How couples view and manage money has an impact on the health of their relationships. Conventional wisdom says that a quick way to squelch a happy occasion with your partner is to raise the subject of money.
However, recent reports and studies indicate that may be changing. A 2016 survey by Ameriprise Financial found that 77% of couples are in basic agreement about their finances. And there’s even better news for millennial couples: a 2016 Chase Bank Generational Money Talks Study shows that they are much more comfortable having conversations about money, thanks to their boomer parents, who are more open about discussing money with their children as opposed to earlier generations.
The Chase study also indicates that millennials understand the important role money plays in their lives. It reports that 78% of millennials follow a budget, 77% say that they have confidence to make complex financial decisions and 64% are optimistic about their financial future.
Millennial blogger and former communications associate for the Ecumenical Stewardship Center Timothy Siburg has shared examples of how he and his wife Allison personify these statistics. They make regular, meaningful conversations about money a priority, such as their monthly pancake breakfasts to discuss their finances. He says of these regular budget meetings:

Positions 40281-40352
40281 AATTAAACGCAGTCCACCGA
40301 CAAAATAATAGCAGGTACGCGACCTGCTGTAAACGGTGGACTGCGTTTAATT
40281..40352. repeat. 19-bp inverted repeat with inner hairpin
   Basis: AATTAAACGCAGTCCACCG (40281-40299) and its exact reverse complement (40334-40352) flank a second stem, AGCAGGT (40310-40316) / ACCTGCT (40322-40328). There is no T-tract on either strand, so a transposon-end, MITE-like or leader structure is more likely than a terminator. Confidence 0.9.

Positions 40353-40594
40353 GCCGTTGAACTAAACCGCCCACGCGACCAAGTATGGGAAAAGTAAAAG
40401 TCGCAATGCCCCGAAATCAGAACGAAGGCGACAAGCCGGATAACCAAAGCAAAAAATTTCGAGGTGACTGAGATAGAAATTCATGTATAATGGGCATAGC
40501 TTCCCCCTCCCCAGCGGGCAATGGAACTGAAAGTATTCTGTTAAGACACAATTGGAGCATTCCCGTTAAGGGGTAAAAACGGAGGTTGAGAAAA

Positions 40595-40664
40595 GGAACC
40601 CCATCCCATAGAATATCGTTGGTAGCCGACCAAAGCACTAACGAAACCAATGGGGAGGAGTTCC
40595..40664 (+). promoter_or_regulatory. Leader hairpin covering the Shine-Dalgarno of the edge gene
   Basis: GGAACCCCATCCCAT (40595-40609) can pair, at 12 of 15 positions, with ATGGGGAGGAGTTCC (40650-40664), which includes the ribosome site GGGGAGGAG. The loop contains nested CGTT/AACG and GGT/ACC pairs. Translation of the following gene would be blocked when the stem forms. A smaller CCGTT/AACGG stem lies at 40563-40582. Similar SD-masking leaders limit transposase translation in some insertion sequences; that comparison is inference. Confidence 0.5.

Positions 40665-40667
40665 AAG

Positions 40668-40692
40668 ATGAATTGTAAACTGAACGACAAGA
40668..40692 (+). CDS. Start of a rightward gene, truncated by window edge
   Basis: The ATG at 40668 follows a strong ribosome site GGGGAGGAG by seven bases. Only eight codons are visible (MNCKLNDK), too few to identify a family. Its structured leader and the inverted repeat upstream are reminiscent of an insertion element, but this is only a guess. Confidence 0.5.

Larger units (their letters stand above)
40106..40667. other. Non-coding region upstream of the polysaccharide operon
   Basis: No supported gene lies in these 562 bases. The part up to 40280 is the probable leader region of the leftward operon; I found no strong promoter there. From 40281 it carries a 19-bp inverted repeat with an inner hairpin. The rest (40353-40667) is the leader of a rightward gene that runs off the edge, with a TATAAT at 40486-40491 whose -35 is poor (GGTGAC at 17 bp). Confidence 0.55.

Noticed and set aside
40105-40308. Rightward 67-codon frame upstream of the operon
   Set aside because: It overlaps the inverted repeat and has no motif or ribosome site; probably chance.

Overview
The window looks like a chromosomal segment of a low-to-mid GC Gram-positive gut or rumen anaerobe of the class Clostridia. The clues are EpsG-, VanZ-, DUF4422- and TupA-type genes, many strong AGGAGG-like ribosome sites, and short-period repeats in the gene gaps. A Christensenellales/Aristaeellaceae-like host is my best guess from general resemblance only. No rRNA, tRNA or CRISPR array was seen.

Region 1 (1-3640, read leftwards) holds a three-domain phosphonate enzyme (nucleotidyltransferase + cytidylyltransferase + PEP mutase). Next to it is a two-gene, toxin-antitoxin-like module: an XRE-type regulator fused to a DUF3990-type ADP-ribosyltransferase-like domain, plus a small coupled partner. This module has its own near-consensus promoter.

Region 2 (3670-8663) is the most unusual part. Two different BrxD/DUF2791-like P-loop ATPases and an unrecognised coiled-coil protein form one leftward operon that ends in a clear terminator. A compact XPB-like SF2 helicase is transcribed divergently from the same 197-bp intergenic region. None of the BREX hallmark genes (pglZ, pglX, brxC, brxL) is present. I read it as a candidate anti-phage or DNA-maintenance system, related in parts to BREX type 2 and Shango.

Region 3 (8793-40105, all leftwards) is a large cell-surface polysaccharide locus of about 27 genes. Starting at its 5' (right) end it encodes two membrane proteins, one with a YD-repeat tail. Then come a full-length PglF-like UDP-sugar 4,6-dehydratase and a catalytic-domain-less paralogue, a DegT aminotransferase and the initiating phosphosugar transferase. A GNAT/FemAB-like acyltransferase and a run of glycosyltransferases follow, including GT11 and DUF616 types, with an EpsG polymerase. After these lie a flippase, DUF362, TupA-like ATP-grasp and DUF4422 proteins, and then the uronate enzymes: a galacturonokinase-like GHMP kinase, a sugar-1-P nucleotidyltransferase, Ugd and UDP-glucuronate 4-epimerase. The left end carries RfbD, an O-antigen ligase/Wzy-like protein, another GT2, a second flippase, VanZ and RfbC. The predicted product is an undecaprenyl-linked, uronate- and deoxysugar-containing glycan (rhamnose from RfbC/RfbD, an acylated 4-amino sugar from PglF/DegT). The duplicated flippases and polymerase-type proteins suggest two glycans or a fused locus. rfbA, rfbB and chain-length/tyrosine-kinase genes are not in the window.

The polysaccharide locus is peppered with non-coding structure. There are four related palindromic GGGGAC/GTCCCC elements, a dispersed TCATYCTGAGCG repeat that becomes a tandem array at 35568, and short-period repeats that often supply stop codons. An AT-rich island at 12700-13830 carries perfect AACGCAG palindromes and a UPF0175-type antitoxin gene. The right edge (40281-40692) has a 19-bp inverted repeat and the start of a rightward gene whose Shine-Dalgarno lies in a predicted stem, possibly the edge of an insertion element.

“This taking a step back is not just a financial thing. It’s a faith practice. There is prayer involved, and giving thanks.
I give thanks that my wife and I, though our income levels have fluctuated, for the most part have meaningful work. I give thanks for all of the people who have helped us get to this point as friends, mentors, cheerleaders and collaborators. I give thanks for the gentle but important reminders of why we took on student loans and moved from Washington to California and Minnesota.
We did so because of a sense that we wanted to be part of something bigger than ourselves. We wanted to be part of God’s work in the world, and felt like God created us and is calling us to be a part of that work in some way.”
So millennials, give yourselves a collective fist bump, high five or pat on the back. Stewarding our God-given relationships and resources is one of our most essential responsibilities as followers of Jesus. Thanks for providing hope that it is possible to have open, honest conversations about money with the important people in our lives on our discipleship journeys of navigating faith and finances.
Editor’s note: This post was revised from a series introducing the Ecumenical Stewardship Center’s COMPASS Initiative, which engages young adults in conversations about faith and finances. Like what you read here and want to know/do more? Visit the COMPASS web page, follow COMPASS on Twitter, and join the COMPASS community on Facebook.